I was gone for a week camping and getting in touch with nature and upon my return, my once manageable spinach crop was suddenly out of control! The whole garden was really pretty impressive but seriously, check out the ridiculous size of those spinach leaves! Spinach is one of the easiest vegetable greens to grow since it grows fast, it’ll grow in nearly any soil, and it grows in both cool and hot weather with adequate watering. This overabundance of spinach was not going to waste… though the chickens would have loved it if I decided to feed it ALL to them. They had to suffice with a small taste and some bok choy that had bolted. Preserving spinach can be done multiple ways so I’ll show you the 3 methods that I use to preserve spinach and other greens from my garden or that I find at the farmers market.
First things first. You need to clean your greens unless you like a little grit in your goodies. I give mine a good spray and cover them completely in water to swish around a few times so any soil from the garden gets rinsed off. Drain and repeat. You can do this multiple times if you happen to have a particular dirty batch (like right after a rainstorm when the mud seems to jump up onto every leaf). Next you’ll need to dry it off so it’s not completely soaked. For this, I use a salad spinner which works AMAZINGLY well. If you don’t have a spinner, you can lay them out on paper towels and pat dry.
Now that it’s clean, you can eat it fresh, of course, but this is all about preserving spinach so you’ll want to choose whether to freeze it or dry it.
Freezing Spinach as Leaves
The fastest and easiest way to preserve spinach is to freeze it direct from the garden. This can be done directly without blanching or by blanching first via a quick boil or a steam blanch. You can keep the water for making vegetable stock if desired.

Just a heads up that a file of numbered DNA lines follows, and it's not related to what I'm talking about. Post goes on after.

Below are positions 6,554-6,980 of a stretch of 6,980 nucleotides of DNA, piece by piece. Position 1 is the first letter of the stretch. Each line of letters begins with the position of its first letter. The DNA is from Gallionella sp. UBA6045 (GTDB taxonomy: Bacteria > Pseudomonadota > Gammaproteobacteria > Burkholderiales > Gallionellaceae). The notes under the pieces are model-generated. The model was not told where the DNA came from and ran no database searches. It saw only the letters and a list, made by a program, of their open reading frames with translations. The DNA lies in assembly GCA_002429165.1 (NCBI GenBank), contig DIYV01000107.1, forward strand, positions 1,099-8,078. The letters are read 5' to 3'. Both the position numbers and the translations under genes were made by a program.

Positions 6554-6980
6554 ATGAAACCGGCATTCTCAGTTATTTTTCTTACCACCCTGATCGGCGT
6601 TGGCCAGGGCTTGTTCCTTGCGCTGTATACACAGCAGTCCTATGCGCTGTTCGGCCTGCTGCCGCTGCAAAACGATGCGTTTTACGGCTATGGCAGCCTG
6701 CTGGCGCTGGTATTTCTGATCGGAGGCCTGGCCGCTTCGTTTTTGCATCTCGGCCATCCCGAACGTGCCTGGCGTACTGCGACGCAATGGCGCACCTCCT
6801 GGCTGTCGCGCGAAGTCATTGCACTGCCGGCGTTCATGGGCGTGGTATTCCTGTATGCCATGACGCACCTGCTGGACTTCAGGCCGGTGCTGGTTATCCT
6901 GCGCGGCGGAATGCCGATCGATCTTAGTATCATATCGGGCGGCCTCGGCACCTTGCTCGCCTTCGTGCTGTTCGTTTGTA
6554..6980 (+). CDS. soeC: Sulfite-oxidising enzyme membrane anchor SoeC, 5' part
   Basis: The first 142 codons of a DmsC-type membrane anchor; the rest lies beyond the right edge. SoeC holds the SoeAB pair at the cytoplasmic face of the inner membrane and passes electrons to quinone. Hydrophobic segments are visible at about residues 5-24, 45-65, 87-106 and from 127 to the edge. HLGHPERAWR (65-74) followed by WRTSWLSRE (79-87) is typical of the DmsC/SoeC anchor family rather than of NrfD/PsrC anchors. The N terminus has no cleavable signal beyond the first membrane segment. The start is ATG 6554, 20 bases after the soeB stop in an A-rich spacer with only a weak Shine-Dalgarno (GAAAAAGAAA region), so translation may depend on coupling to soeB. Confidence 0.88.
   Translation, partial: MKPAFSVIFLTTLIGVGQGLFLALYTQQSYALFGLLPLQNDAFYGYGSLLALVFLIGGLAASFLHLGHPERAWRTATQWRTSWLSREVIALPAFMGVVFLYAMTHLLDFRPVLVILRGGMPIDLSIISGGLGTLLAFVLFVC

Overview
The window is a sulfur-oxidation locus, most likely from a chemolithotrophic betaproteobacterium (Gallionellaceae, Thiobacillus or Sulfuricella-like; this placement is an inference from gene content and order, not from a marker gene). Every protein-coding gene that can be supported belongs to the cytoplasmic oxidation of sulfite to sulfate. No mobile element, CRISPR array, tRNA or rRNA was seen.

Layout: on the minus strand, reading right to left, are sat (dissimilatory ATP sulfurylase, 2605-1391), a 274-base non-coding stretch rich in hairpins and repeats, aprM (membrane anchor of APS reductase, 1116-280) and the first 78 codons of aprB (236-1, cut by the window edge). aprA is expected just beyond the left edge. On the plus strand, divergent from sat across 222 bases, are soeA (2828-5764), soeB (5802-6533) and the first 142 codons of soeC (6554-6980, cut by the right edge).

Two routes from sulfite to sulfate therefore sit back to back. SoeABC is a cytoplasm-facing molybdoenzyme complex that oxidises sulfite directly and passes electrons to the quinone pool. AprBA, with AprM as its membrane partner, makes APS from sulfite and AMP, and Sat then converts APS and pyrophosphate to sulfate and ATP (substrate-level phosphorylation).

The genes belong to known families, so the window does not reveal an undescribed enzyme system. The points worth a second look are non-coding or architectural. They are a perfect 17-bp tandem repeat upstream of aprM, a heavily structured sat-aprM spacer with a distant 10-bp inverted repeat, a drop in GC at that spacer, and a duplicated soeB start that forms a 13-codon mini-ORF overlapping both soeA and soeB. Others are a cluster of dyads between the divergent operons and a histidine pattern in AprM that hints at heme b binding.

To freeze it directly, you simply toss the leaves either whole or chopped into smaller pieces in a freezer proof bag and place it right in the freezer. Boom. Done.
Freezing without blanching will keep about 3-6 months. Keep in mind, any frozen and defrosted spinach will not be desirable to use in fresh salads. Only fresh spinach will work in salads but you could use it in any cooked dishes like pastas or spaghetti squash bakes, breakfast casserole, quiche, ricotta spinach artichoke dip, or soups, or smoothies!
If you wish it to last a little longer, you’ll want to blanch it. To do this, heat a pot of water to boiling and once boiling, submerge the spinach leaves (or use a steamer basket above the water and covered) for 1-2 minutes. Remove spinach from the water/steamer with a clean tongs and place directly into an ice bath to stop cooking. Remove spinach from the ice bath and drain in a colander or salad spinner. Then put into a freezer proof bag. Why blanch it? This will help keep the flavor, color and texture as well as cleanses the surface of dirt and organisms. It also makes it nice and brightly colored while preserving more of the vitamins present in the spinach. Because it stops the enzymes and cleanses it, freezing it after blanching allows for longer storage up to 9-12 months especially if vacuum sealed. Another bonus, blanched spinach shrinks up quite a bit so you can save freezer space as well.
Freezing Spinach as a Fresh Puree
Another way to freeze spinach is as ice cubes. This method is my preferred method for using in smoothies but also works great in soups. To do so, make a puree by adding about 5-6 cups of fresh spinach and 1/2-1 cup water to a blender and puree. Pour or spoon into an ice cube tray and freeze. Once frozen, you can remove from the ice cube tray and place in a freezer proof bag or container. These will keep 3-6 months.
Dehydrating Spinach (Drying)
The last method I use to preserve spinach is to dehydrate the leaves and then process it into a crumble or powder. I do this with a food dehydrator but you could possibly do this in a very low temp oven. To dehydrate spinach, remove any large stem pieces and lay each leaf in a single layer on the drying trays. You can tear the leaves as needed to fill in the gaps or make them smaller. Then using the fresh herbs setting, dry the spinach 8 or more hours until it’s completely dried. Once dried, put the leaves in a food processor and pulse until nice and crumbly.
Use the dried spinach as a nutritious addition to meatballs, sprinkle on soups or salads, in smoothies or any other dish you wish to add a touch of green goodness.